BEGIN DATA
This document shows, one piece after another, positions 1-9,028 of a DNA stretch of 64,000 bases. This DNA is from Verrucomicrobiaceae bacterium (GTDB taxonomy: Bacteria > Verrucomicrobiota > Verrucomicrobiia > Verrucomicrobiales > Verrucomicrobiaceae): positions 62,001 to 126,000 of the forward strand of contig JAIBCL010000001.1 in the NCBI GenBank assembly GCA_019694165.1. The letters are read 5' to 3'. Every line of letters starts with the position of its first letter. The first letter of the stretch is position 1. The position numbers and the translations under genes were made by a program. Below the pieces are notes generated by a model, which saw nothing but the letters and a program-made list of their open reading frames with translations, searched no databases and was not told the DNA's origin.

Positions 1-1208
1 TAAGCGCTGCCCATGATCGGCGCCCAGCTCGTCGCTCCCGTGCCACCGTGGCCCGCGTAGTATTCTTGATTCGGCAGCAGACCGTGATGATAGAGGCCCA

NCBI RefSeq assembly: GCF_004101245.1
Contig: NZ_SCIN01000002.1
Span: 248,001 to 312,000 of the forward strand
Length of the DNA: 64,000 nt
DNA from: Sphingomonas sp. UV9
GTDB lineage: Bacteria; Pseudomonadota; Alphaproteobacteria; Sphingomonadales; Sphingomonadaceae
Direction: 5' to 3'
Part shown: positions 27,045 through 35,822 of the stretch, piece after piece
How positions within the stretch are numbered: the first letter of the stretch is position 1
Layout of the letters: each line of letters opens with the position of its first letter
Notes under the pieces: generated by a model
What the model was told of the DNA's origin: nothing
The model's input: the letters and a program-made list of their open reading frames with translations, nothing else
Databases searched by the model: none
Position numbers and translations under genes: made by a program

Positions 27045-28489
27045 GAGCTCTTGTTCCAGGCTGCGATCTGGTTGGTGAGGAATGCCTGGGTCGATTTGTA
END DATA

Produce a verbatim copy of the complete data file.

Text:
This document shows, one piece after another, positions 1-9,028 of a DNA stretch of 64,000 bases. This DNA is from Verrucomicrobiaceae bacterium (GTDB taxonomy: Bacteria > Verrucomicrobiota > Verrucomicrobiia > Verrucomicrobiales > Verrucomicrobiaceae): positions 62,001 to 126,000 of the forward strand of contig JAIBCL010000001.1 in the NCBI GenBank assembly GCA_019694165.1. The letters are read 5' to 3'. Every line of letters starts with the position of its first letter. The first letter of the stretch is position 1. The position numbers and the translations under genes were made by a program. Below the pieces are notes generated by a model, which saw nothing but the letters and a program-made list of their open reading frames with translations, searched no databases and was not told the DNA's origin.

Positions 1-1208
1 TAAGCGCTGCCCATGATCGGCGCCCAGCTCGTCGCTCCCGTGCCACCGTGGCCCGCGTAGTATTCTTGATTCGGCAGCAGACCGTGATGATAGAGGCCCA

NCBI RefSeq assembly: GCF_004101245.1
Contig: NZ_SCIN01000002.1
Span: 248,001 to 312,000 of the forward strand
Length of the DNA: 64,000 nt
DNA from: Sphingomonas sp. UV9
GTDB lineage: Bacteria; Pseudomonadota; Alphaproteobacteria; Sphingomonadales; Sphingomonadaceae
Direction: 5' to 3'
Part shown: positions 27,045 through 35,822 of the stretch, piece after piece
How positions within the stretch are numbered: the first letter of the stretch is position 1
Layout of the letters: each line of letters opens with the position of its first letter
Notes under the pieces: generated by a model
What the model was told of the DNA's origin: nothing
The model's input: the letters and a program-made list of their open reading frames with translations, nothing else
Databases searched by the model: none
Position numbers and translations under genes: made by a program

Positions 27045-28489
27045 GAGCTCTTGTTCCAGGCTGCGATCTGGTTGGTGAGGAATGCCTGGGTCGATTTGTA